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Global Climate Change

E&ES 359
Spring 2011
Section: 01  
Certificates: Environmental Studies

The climate of the earth has been changing over the course of Earth history. Over the last few decades we have come to realize that humans may be the strongest driver of climate change in the 20th century and near future. In this class we evaluate that hypothesis in some depth, using the basic physical foundations of climate science with a focus on radiative principles. We study the details of the short carbon cycle and the empirical climate record of the last 1000 years, with data from the instrumental record, historical indicators, and physical (pollen, geochemical/isotopic temperature indicators) records. Besides the principles of fundamental climate science, we will deal with some of the results of climate change, mainly sea level rise and feedbacks on the biosphere. We look at the impact of humans on atmospheric chemistry and how human civilization has caused changes in the carbon cycle, possibly already during the transition from hunter gatherers to agricultural society. The final part of the lecture section is on future climate, using economic scenarios, mitigation and adaptation efforts, and climate/economics models. Parallel to the lectures, several experimental projects are done by groups of students: studies with our experimental "analog earth" climate model; monitoring CO2 in Middletown air for a semester; working with data from the new Wesleyan Weatherstation to calculate theoretical climate fluctuations; experimental work on the absorption of CO2 into water for the geochemically inclined; the impact of raised CO2 levels on plant growth for the biologically inclined; and a social economic global assessment on carbon policies for the environmental studies types. In other years, students built solar ovens and a basic infrared spectrometer as well as projects.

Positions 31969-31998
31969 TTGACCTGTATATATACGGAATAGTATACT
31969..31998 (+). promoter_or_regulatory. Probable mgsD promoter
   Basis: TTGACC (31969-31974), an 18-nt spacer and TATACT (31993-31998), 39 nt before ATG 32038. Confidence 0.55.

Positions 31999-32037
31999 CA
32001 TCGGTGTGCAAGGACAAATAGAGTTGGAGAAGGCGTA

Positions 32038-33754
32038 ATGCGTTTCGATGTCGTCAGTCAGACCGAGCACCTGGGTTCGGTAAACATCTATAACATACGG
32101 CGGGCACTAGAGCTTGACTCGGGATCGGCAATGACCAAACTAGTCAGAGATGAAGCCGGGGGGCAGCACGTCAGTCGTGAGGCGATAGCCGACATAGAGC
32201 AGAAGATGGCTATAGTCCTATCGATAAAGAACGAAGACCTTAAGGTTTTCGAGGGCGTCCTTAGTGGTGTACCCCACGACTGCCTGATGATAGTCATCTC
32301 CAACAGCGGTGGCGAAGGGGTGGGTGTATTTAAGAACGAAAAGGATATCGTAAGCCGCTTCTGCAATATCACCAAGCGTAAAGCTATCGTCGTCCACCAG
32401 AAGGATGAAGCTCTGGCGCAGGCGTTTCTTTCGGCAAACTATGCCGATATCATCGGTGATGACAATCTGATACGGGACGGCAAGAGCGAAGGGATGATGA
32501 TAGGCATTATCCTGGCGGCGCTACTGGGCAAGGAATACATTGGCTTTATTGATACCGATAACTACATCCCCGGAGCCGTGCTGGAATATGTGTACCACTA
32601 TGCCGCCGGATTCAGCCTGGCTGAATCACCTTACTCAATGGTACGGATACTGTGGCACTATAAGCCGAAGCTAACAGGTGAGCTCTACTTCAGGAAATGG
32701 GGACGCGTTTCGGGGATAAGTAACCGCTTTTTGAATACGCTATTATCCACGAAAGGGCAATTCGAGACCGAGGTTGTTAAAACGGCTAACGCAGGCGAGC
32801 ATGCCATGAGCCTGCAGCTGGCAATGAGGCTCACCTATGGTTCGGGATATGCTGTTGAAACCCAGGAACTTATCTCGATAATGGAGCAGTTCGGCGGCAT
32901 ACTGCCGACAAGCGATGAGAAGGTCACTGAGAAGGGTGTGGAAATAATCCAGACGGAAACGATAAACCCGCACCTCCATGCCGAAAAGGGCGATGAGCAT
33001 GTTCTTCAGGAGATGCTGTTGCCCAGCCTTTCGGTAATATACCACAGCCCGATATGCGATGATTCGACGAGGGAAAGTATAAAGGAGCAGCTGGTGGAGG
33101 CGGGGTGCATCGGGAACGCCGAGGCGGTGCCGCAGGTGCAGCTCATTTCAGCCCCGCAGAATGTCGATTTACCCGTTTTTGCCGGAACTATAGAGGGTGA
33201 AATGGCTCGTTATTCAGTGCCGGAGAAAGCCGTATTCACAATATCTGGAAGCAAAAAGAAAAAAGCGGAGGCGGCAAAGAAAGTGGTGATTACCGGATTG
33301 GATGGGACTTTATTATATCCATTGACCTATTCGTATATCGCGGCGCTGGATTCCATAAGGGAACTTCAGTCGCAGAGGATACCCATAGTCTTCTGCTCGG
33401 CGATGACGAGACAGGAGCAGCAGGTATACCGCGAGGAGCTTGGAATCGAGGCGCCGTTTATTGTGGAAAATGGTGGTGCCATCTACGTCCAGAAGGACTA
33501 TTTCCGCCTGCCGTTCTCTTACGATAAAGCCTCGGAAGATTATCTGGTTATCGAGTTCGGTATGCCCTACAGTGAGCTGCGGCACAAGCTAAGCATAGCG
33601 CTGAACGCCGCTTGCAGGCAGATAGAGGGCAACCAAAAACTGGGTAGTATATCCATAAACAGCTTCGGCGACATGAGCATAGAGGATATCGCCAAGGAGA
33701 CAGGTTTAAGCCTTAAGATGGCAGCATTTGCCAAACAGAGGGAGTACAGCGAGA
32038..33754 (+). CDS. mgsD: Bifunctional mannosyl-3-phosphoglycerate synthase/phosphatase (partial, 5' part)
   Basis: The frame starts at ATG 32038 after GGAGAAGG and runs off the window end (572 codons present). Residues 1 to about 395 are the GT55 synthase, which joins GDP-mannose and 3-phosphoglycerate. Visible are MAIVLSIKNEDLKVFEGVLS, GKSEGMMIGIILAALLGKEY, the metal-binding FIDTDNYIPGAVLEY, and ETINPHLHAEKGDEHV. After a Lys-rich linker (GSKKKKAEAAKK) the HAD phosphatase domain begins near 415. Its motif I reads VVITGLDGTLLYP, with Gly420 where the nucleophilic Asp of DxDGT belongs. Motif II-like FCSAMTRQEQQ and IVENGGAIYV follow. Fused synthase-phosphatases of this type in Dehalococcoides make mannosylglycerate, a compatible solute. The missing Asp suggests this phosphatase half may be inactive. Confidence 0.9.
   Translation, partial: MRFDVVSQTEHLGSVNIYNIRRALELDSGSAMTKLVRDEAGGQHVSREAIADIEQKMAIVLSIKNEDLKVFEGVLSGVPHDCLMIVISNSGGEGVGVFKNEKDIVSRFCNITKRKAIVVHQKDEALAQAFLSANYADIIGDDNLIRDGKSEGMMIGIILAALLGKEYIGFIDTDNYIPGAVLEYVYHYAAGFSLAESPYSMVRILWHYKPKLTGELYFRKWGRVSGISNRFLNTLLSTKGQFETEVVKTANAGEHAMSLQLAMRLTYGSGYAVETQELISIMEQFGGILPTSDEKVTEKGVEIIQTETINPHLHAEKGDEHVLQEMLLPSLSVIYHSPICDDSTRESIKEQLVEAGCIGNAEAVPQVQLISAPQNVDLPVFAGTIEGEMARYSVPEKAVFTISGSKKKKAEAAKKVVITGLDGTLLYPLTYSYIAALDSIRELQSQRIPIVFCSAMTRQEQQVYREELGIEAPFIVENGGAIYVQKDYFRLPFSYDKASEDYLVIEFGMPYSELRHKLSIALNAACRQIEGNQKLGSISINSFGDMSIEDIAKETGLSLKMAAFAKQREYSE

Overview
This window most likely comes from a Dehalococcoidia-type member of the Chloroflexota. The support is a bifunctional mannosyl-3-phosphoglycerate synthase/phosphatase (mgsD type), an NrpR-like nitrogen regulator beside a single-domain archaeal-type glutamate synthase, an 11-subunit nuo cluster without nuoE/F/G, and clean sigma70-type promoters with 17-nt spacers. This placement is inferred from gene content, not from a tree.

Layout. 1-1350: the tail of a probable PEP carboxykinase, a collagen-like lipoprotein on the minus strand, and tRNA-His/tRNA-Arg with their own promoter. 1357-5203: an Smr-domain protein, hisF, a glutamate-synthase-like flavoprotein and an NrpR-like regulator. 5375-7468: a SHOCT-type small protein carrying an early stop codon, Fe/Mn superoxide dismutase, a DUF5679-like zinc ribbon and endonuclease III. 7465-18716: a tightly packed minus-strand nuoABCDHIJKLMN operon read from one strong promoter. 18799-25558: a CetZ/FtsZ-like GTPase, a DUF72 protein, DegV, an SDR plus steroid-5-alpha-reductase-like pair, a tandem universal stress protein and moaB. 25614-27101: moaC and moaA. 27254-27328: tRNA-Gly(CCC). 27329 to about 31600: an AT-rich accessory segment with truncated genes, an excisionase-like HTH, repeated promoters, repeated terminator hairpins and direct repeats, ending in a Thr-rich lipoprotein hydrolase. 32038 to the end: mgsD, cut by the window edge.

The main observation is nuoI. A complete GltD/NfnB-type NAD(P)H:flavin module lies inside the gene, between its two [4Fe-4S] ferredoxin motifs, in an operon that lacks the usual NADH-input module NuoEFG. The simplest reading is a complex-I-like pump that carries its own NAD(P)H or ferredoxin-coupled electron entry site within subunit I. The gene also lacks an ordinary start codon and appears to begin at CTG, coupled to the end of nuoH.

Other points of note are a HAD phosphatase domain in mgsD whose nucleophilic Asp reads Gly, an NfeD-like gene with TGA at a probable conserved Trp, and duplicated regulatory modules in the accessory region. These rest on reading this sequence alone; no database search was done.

This class goes into some depth into the theory of climate, and is demanding regarding the independently run student projects: fiddling with unruly instruments, dealing with large datasets, learning to program in Excel, etc. Students need enthusiasm, self reliance and a `spirit of discovery' attitude. Having taken the EES core course Oceans and Climate (EES290) is recommended, but not a strict requirement.

Essential Capabilities: None
Credit: 1 Gen Ed Area Dept: NSM E&ES
Course Format: LectureGrading Mode: Graded
Level: UGRD Prerequisites: None
Fulfills a Major Requirement for: (CIS)(E&ES)(ENVS-MN)(ENVS)
Past Enrollment Probability: Not Available

Last Updated on JUN-14-2024
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